COS 72-2 - Fragmentation, grazing, and the species-area relationship

Wednesday, August 10, 2011: 1:50 PM
6A, Austin Convention Center
Tiffany L. Bogich1, Gary M. Barker2, Karin Mahlfeld3, Frank Climo3, Rhys Green4 and Andrew Balmford4, (1)Ecology & Evolutionary Biology, Princeton University, Princeton, NJ, (2)Landcare Research, Hamilton, New Zealand, (3)5 Imlay Crescent, Wellington, New Zealand, (4)Department of Zoology, University of Cambridge, Cambridge, United Kingdom

Habitat loss is one of the greatest threats to species persistence. Gauging the scale of this problem requires quantitative methods that can predict the number of extinctions resulting from habitat loss. For the past three decades, the Species-Area Relationship, an empirical relationship between the number of species present in an area and the size of that area, has been this tool. However, it fails to incorporate threats to species aside from habitat loss and the heterogeneous distribution of these threats across habitats. Recent studies have improved species-area predictions by incorporating not only direct effects of area on richness, but also indirect effects of area (through area-mediated predator abundance), on prey species richness. We extend this work to test the hypotheses that the indirect effects of multiple threats of grazing and trampling in addition to fragmentation will amplify the effect of area on species richness and that this effect will be greatest in zones closest to the fragment edge. We test our hypotheses with a field study of land snail richness in fragments with and without the additional threats of grazing and trampling.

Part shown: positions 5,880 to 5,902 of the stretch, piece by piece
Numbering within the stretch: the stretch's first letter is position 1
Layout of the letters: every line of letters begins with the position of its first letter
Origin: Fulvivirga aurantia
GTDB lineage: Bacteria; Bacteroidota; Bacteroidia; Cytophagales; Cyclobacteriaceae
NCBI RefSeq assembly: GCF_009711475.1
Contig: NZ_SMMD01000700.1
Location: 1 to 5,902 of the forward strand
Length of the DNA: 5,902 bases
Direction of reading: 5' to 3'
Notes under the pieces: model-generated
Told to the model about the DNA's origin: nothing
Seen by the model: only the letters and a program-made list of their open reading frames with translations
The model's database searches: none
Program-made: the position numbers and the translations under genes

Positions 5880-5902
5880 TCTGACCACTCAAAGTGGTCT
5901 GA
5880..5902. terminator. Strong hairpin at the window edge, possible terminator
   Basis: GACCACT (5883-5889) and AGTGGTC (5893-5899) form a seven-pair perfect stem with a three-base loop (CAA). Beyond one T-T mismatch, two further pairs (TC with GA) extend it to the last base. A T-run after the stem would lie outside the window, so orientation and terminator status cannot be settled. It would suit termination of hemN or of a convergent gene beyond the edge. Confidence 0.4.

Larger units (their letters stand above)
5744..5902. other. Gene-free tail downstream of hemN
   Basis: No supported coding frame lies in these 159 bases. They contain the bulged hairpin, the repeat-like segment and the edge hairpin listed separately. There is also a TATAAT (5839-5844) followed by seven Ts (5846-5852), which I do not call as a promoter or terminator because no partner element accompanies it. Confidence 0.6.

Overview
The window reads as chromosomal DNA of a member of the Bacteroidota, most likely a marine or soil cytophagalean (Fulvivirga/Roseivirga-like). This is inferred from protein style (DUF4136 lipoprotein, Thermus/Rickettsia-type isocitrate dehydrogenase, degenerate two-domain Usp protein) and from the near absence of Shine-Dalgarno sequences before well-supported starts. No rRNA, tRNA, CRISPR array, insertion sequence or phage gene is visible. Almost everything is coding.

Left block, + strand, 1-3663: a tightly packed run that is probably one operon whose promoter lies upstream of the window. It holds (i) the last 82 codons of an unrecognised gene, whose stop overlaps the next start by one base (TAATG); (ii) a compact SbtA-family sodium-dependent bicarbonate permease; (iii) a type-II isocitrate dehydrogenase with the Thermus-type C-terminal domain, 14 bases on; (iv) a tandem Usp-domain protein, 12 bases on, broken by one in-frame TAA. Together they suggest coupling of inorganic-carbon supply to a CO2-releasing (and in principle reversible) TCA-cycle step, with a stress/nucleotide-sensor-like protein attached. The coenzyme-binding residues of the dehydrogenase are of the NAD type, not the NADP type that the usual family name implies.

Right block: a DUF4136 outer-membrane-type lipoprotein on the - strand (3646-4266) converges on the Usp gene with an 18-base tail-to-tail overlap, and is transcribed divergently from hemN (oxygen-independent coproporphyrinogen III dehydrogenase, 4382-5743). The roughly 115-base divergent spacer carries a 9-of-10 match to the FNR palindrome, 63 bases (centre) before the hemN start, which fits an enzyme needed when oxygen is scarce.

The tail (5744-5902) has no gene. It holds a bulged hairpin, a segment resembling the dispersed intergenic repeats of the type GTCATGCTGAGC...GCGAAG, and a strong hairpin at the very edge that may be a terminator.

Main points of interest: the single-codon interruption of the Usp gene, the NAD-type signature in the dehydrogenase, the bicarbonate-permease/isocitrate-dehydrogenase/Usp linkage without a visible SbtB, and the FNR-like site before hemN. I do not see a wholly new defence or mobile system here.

Our study supports the hypotheses that fragments with multiple threats in addition to habitat loss harbor fewer species than fragments without these threats, and that this effect is non-uniform across fragments, populations, and species.  Recent studies have highlighted the need to think of threats in concert, but in practice, this is frequently still not done.  Either a sole threat is examined in isolation, or the assumption is made that multiple threats are additive.  Reducing habitat area reduces the number of species present, and the addition of grazing to already fragmented habitat reduces the population sizes of remaining species. The resulting risk is therefore a potential extinction debt due to the inherent issues of small population sizes, and therefore, a greater loss of species than would have been expected without accounting for the additional impacts of grazing. Because of this, we assert that the consideration of the effects of multiple threats on area and the heterogeneity of these effects within and across fragments, species, and populations is crucial to conservation efforts and planning.

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